Investing wisely is about knowing where the greatest needs are
Some children have greater needs than others. They can be grouped into four areas: very young children, Maori and Pasifika children, children in sole-parent families and children in severe and persistent poverty.
Where is help needed most?
- Very young children
- Maori and Pasifika children
- Children in sole-parent families
- Children in severe and persistent poverty
When children face risks from two or more of these factors, the risks and their vulnerability increase greatly.
Very young children:
Things that help the youngest children, even before birth, have the biggest chance both to prevent harm and have long-term benefits.
Before birth and up to pre-school age, babies' bodies and brains are growing fastest. Effects of poverty at this age can be long lasting, but helping these children can improve their outcomes for life.
There is strong evidence that investment at this stage of a child's life has the greatest return on investment and greatest impact.
Māori and Pasifika children:
Māori and Pasifika children are priorities because they suffer the greatest rates of poverty, which means:
- Māori children are at least twice as likely as European children to spend long times in poverty and in severe poverty.
- Infectious diseases and other conditions put Māori and Pasifika children in hospital twice as much as other children.
- Māori and Pasifika children are twice as likely to leave school without achieving NCEA level 2 than European and Asian children.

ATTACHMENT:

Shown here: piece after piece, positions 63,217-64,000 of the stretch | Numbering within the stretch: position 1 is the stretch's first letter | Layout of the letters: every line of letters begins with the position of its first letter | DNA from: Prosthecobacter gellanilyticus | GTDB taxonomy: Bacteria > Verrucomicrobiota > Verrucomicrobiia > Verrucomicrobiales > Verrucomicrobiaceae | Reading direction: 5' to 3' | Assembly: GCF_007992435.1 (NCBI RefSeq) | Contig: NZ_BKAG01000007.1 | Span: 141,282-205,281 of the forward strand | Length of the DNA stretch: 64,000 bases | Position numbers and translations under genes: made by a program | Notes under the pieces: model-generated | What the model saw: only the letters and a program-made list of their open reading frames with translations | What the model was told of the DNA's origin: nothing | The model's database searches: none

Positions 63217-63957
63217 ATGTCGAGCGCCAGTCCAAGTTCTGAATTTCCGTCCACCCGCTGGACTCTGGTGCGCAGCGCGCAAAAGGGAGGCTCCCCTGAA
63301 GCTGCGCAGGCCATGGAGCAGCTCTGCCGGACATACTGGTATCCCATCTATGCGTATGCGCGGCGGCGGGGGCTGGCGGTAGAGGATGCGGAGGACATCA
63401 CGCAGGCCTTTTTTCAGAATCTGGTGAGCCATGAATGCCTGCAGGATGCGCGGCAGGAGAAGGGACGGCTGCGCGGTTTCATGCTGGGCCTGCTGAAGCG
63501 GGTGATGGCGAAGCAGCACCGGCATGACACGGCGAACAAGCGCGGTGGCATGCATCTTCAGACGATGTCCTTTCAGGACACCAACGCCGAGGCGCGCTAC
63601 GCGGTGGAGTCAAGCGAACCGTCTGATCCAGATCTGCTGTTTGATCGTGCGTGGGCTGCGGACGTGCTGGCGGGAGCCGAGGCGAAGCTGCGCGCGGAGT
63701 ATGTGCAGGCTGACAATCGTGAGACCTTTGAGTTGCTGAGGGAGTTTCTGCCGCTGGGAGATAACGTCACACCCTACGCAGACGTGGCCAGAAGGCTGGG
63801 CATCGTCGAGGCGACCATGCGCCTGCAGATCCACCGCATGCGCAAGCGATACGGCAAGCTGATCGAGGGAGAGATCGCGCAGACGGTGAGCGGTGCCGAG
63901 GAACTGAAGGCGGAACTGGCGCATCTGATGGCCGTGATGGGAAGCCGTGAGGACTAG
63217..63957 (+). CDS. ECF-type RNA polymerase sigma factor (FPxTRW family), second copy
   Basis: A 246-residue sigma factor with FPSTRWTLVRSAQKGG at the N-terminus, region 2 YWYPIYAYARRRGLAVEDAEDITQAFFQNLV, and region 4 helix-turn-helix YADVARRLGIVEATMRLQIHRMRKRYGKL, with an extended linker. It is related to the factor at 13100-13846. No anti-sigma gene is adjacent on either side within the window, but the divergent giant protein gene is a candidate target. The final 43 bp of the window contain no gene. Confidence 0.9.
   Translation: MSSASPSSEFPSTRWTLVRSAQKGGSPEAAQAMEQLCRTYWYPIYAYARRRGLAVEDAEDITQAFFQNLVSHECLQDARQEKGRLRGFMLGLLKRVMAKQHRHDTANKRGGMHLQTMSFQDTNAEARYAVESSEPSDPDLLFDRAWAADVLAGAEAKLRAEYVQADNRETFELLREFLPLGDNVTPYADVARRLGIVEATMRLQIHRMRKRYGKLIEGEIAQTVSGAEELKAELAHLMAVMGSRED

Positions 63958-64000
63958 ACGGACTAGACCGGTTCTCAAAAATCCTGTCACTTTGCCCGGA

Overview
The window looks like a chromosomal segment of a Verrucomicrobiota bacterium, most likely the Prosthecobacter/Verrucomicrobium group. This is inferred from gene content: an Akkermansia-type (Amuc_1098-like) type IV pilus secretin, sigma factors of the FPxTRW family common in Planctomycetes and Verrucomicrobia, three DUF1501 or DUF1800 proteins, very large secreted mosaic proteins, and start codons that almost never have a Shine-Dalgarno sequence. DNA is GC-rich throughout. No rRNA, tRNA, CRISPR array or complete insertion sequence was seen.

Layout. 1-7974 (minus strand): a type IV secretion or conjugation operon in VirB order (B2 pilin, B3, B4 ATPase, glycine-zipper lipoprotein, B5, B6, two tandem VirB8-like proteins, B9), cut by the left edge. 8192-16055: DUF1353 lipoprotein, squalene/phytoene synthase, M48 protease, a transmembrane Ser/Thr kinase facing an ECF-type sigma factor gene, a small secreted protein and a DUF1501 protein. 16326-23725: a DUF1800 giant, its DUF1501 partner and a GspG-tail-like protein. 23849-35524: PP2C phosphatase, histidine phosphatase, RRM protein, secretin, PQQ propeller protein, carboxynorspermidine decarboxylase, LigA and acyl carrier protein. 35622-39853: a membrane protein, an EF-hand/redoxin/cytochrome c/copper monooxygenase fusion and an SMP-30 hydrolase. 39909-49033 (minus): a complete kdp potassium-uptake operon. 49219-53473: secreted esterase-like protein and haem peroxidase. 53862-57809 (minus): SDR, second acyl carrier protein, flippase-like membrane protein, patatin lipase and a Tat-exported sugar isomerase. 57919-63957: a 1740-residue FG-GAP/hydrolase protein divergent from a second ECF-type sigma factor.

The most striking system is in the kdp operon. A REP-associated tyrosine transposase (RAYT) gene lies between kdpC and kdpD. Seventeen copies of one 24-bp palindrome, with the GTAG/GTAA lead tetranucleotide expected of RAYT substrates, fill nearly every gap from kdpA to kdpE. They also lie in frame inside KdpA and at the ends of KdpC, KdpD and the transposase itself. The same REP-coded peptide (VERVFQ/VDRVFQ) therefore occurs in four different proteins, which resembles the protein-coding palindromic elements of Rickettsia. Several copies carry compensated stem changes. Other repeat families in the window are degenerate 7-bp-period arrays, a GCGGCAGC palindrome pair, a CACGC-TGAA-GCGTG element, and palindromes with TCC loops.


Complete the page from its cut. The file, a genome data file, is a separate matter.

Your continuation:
Children in sole-parent families
Sole-parents face considerably more challenges than two-parent families.
- Over half of children in poverty live in sole-parent families.
- They are more likely to experience poverty for a long time.
- It is harder to find work and/or childcare that fits around the needs of families when there is only one person to care for the children.
- Sole-parent families suffer less access to 'other support' than two-parent families, so many miss out on this key resilience factor.
Children in severe and persistent poverty
While most families in poverty are there for a short period, the children who are the most vulnerable are those in severe and persistent poverty.
- Across New Zealand, three out of five children living in poverty live this way for many years.
- The negative effects of poverty are much greater for children who are in severe and persistent poverty.
- Hope and aspirations can be ground down over the long duration children are living in poverty